Identifying enemies of the truth and warning against those who destroy souls with their false doctrines and sinful conduct is not pleasant. Undoubtedly, that is why many refuse to do it. They prefer to let others do the hard work of exposing “the enemies of the cross of Christ” (Phil. 3:18; Eph. 5:11). Yet, Paul said doing so was necessary for the spiritual safety of the Philippian Christians. He did not see this work as bothersome, and he would not neglect it (v. 1). He gives three warnings concerning those “whose end is destruction, whose god is their belly, and whose glory is their shame—who set their minds on earthly things” (Phil. 3:20). 1) Beware of dogs. Isaiah described the irresponsible watchmen (leaders) of Israel as “dumb” (silent), lazy, and “greedy” (Isa. 56:10-11). There are still people who scavenge for the souls of the innocent, like pack dogs. Jesus warned of these “dogs” (Matt. 7:6). 2) Beware of evil workers. You will know the false prophets who speak in the name of the Lord by their fruit when they stray from the commands of God (Matt. 7:15-21; Psa. 119:115). 3) Beware of the mutilation. Those who bound physical circumcision on Gentiles for salvation were mutilators who put confidence in the flesh instead of the Spirit (Phil. 3:3; Gal. 6:12-13; Col. 2:11-12). That is what error always does and why it must be resisted (Jude 3).
11 Yes, they are greedy dogs which never have enough. And they are shepherds who cannot understand; They all look to their own way, every one for his own gain, from his own territory. 12 “Come,” one says, “I will bring wine, and we will fill ourselves with intoxicating drink; Tomorrow will be as today, and much more abundant.” (Isaiah 56:11–12, NKJV)
By the time Isaiah spoke God’s word to a rebellious people, the prophets, priests and kings of Israel had become consumed with greed, self-interest and sinful indulgence. Instead of being God’s watchmen, warning Israel of danger, they were blinded by personal gain (Isaiah 56:10). The shepherds were fleecing God’s sheep (Ezekiel 34:1-6). The Lord God brought His judgment upon them for their faithless dereliction of duty (Ezekiel 34:7-10). Today, those who are charged with leading God’s people, teaching and warning them from God’s word of sin’s danger, must refuse the temptation of personal advancement and lure of personal gain. Elders of churches have become corporate CEOs tending capital, instead of shepherds tending souls (Hebrews 13:17; Acts 20:28). Gospel preaching has become a career path, instead of a servant’s calling (2 Timothy 4:1-5). All the while, Christians starve for spiritual guidance, while “greedy dogs” indulge themselves. Harsh words? This warning is intended to convict and convert, lest a worse fate befall all who serve themselves, instead of serving the Lord and His people.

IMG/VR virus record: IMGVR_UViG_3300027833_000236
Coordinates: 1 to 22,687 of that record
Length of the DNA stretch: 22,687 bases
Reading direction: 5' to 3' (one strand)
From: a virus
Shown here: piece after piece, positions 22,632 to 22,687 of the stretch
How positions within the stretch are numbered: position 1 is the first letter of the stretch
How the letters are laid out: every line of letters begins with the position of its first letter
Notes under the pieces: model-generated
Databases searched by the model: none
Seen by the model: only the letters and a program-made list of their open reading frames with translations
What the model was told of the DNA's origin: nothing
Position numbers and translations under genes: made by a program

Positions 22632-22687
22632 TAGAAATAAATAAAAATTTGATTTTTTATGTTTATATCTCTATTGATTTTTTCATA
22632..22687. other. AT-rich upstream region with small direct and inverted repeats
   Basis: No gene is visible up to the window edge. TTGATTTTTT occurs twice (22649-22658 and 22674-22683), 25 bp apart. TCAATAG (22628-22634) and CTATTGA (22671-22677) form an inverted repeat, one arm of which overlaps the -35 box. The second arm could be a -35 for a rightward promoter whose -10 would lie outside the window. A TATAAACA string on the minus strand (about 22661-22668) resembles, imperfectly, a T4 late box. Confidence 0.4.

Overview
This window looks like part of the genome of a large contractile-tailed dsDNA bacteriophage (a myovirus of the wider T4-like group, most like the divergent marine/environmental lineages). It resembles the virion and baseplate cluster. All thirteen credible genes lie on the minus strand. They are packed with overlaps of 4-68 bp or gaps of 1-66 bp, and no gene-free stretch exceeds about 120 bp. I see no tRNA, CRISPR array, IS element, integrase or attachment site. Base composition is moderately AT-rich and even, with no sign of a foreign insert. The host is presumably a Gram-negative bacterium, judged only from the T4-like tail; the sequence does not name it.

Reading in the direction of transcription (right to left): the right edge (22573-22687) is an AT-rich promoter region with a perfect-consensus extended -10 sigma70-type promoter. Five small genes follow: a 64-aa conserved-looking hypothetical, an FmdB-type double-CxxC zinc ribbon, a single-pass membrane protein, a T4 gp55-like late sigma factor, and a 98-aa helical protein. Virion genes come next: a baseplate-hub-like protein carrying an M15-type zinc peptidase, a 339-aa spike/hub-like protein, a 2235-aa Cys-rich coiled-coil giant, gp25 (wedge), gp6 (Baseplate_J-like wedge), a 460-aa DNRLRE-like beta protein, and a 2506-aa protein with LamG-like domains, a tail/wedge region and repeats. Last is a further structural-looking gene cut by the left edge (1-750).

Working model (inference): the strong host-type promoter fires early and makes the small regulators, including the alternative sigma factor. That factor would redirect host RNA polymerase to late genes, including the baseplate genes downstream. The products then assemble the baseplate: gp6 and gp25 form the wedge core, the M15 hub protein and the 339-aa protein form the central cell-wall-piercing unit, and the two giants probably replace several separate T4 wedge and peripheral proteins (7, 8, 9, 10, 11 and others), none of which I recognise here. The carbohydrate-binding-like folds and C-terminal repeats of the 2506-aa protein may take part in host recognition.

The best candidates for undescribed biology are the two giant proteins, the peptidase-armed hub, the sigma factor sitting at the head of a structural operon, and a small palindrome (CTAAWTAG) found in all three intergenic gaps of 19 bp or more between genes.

Do not give what is holy to the dogs; nor cast your pearls before swine, lest they trample them under their feet, and turn and tear you in pieces. (Matthew 7:6, NKJV)
An unwillingness to make any moral and religious judgments puts a person at odds with Jesus. After warning against making hypocritical judgments in Matthew 7:1-5, He commands us to make several judgments. We must judge what is “holy” and are “pearls”, as well as who are “dogs” and “swine” (the two-legged kind). Then, we must judge when not to give holy things to the dogs and when not to cast pearls before swine. But, are these judgments left up to our personal assessment? No, because God’s word tells us about holy things and true valuables (cf. Matt. 13:44-46). He identifies the figurative dogs and swine for us (cf. Phil. 3:2). The Scriptures reveal God’s judgments. We shall test ourselves against His judgments conform our lives to His words. When evil people despise God’s truth we must judge when to “shake off the dust” from our feet and move to others who will hear and respect the gospel of Christ (Matt. 10:14-15). (Or, have you reached a point where you will not judge something and someone as evil?) “Abhor what is evil. Cling to what is good” (Rom. 12:9).